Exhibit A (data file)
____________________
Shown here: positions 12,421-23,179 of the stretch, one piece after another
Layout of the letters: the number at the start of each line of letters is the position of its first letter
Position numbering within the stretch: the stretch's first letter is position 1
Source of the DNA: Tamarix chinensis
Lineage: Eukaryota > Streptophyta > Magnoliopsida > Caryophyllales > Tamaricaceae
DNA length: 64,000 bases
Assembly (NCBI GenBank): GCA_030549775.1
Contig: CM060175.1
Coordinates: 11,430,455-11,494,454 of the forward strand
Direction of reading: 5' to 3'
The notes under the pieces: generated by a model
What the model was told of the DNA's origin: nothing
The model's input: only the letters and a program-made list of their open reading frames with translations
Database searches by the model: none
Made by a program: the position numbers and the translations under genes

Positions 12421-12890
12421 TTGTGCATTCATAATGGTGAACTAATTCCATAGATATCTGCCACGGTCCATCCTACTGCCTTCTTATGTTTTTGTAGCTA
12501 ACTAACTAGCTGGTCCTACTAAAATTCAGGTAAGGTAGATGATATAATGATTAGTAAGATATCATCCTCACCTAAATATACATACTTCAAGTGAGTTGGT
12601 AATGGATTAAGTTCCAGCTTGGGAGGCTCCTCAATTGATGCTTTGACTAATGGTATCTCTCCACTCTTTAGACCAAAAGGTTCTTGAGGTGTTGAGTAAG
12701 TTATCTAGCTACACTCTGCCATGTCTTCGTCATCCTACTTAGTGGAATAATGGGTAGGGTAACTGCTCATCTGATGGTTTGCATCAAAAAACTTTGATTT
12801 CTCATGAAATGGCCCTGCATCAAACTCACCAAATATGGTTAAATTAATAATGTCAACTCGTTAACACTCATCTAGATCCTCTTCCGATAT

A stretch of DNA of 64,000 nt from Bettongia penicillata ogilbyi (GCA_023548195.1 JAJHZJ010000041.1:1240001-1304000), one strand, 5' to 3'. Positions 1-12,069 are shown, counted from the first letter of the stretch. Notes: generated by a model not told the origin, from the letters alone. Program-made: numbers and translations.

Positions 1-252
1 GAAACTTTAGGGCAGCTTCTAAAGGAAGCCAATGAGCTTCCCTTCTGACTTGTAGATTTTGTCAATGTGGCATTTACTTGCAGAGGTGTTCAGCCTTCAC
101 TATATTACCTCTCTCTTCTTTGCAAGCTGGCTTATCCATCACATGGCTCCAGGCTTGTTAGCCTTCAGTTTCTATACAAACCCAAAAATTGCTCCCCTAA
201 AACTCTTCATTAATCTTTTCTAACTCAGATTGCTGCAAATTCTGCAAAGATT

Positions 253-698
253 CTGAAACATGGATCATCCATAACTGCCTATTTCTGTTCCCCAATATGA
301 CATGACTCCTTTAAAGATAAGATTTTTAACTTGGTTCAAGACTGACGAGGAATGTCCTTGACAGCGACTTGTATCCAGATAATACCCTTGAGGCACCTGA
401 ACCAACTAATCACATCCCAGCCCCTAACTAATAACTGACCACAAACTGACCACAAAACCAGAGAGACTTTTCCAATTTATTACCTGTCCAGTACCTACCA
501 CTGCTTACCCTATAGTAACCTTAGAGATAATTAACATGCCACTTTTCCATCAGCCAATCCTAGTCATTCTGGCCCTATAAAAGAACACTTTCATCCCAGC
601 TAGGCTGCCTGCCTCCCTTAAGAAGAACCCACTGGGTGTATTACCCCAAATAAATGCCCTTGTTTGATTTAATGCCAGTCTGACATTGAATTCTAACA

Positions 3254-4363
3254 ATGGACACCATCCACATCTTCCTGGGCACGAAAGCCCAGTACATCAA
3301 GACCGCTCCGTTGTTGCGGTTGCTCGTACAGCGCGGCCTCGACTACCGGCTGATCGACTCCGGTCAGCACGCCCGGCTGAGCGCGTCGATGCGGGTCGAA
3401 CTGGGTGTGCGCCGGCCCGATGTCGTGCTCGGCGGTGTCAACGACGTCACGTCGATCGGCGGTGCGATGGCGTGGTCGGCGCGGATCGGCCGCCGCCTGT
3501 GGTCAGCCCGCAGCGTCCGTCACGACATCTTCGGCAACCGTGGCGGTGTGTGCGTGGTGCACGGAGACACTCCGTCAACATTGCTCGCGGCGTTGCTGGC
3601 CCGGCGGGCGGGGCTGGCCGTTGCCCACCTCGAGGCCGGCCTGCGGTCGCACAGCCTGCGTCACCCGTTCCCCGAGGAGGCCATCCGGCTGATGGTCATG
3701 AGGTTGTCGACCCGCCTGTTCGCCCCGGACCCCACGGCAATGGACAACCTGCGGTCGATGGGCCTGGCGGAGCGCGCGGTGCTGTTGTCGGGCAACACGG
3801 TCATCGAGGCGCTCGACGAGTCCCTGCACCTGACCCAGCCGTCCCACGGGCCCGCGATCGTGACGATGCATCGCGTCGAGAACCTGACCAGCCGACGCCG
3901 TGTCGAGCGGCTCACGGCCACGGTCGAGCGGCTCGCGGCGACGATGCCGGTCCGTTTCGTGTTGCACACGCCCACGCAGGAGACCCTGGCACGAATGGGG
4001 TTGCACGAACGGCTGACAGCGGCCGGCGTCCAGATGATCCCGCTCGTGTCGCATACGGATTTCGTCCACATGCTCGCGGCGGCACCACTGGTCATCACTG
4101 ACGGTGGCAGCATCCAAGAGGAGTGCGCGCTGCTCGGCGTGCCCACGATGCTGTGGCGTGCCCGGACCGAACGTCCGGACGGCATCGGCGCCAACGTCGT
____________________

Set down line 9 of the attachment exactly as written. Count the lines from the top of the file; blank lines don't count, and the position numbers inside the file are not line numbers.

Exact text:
Coordinates: 11,430,455-11,494,454 of the forward strand